There aren’t any formal partnerships, joint ventures, outsourcing arrangements that the business is a part of. However, as mentioned earlier, about the involvement of Chairman and Vice-Chairman in various educational institutes and organisations, which I believe helps them acquire scarce medical staff with relative ease, given that medical students and nurses have to participate in field training as a part of their education.
The hospital’s aim is to provide better quality healthcare to it patients. There isn’t any customer relation department or after sale service activity as one isn’t required in this business.
The channels through which the hospital currently reaches its inhabitants in Coimbatore and various parts of Tamil Nadu are as follows:
The company has started spending on advertisements and promotions in the previous five years for an advertisement expense aggregating to 12.3cr, although as a percentage of revenue this comes out to be just 0.7%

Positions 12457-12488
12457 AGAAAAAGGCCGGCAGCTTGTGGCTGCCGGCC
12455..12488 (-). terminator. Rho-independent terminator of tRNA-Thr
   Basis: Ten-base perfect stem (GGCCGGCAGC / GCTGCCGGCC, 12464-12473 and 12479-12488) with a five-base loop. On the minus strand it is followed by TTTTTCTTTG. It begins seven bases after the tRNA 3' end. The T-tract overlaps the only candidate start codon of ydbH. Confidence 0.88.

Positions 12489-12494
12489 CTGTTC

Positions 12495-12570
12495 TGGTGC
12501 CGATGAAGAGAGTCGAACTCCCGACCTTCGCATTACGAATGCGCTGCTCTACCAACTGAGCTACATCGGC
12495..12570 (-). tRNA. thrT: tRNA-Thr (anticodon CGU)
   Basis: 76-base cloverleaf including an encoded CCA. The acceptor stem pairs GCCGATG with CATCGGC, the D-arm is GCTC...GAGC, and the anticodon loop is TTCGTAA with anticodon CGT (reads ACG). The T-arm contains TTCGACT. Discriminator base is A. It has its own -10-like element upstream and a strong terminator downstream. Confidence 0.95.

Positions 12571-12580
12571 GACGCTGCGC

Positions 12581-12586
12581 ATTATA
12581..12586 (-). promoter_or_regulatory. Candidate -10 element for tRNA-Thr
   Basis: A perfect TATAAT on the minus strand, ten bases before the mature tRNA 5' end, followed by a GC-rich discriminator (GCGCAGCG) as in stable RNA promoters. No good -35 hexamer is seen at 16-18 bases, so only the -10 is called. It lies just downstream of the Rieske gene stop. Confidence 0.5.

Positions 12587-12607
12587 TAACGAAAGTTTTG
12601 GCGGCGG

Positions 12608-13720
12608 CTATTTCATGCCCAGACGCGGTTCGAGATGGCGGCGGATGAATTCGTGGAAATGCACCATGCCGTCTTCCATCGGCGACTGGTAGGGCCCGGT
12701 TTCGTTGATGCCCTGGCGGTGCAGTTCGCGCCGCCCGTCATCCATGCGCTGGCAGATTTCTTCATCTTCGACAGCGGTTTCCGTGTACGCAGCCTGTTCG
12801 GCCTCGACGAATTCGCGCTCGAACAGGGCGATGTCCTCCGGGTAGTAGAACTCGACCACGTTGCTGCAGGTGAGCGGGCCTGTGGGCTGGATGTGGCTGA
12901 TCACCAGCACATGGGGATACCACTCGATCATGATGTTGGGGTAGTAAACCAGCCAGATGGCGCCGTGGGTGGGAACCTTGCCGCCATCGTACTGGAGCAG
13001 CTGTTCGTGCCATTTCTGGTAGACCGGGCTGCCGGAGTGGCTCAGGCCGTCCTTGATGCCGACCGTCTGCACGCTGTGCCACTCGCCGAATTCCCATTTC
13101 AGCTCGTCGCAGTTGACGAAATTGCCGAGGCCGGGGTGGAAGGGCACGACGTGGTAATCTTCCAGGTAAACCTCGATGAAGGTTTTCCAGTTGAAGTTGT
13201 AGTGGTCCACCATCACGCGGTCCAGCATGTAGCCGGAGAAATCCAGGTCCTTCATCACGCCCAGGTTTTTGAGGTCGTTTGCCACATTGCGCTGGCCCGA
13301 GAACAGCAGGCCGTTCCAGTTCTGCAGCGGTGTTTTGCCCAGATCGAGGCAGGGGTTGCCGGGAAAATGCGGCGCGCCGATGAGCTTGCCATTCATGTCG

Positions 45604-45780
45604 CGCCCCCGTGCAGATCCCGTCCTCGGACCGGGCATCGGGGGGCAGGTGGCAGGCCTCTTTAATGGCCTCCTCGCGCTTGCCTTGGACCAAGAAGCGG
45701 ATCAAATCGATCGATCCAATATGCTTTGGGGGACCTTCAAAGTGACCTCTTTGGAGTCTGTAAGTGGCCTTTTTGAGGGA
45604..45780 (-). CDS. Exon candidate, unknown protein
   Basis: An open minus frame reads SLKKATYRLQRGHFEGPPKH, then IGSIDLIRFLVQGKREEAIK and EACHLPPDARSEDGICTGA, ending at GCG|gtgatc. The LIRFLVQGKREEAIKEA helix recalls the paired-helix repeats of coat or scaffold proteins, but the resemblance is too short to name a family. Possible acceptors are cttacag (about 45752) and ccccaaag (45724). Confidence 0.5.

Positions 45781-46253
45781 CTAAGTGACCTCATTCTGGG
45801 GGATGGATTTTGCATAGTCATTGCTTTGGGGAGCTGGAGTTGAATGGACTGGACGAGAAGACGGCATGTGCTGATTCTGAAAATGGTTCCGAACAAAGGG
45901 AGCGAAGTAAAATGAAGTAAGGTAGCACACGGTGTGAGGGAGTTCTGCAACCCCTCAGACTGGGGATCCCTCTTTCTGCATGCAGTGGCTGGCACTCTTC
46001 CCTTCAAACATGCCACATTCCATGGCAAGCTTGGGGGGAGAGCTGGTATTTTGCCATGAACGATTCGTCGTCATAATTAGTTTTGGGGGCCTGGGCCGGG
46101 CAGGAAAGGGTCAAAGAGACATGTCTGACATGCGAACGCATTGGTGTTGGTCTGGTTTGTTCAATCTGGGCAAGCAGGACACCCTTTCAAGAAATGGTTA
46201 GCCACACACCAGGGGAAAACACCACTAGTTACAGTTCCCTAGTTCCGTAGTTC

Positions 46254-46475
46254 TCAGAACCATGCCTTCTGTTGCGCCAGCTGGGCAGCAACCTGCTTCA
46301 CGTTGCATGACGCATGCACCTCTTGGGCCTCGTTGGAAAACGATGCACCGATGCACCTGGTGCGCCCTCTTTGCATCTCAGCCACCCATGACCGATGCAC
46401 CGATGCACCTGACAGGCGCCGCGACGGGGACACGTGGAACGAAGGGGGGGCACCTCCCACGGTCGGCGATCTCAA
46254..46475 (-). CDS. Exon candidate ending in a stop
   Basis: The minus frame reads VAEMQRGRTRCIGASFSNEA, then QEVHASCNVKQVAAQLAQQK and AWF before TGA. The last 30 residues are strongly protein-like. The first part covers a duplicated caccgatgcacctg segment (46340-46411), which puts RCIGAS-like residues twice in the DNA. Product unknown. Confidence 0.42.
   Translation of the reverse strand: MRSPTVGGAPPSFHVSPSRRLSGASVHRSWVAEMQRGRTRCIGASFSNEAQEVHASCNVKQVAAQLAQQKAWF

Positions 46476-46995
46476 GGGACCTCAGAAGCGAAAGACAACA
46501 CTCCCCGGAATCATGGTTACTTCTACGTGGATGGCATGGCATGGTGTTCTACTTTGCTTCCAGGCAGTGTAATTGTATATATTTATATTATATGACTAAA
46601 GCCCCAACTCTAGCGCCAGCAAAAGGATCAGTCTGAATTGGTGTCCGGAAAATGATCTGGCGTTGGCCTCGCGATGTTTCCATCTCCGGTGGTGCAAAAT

Corporate Social Responsibility
The company organises many free medical camps, awareness programmes and public sanitary facilities as a part of its CSR activities, which also help in publicising the name of KMCH.
Educational Institutes and Trusts
The participation in various educational trusts and institutes lead to immense popularity in the medical field amongst prospective medical staff.
Indian healthcare industry in 2016 had a market value of USD110 billion and is set to reach USD280 billion by 2020; which makes up for a CAGR of 17% over 2011-20. Hospitals as a sector in this huge industry account for 71% of the total share, followed by Pharmaceuticals (13%), Medical Equipment (9%), Medical Insurance (4%) and Diagnostics (3%)
I wouldn’t break much head in analysing the possibility of growth in the healthcare space because following facts convince me that more or less this industry is bound to grow in India, whether it is the matter of revenue, investment, people employed or patients treated.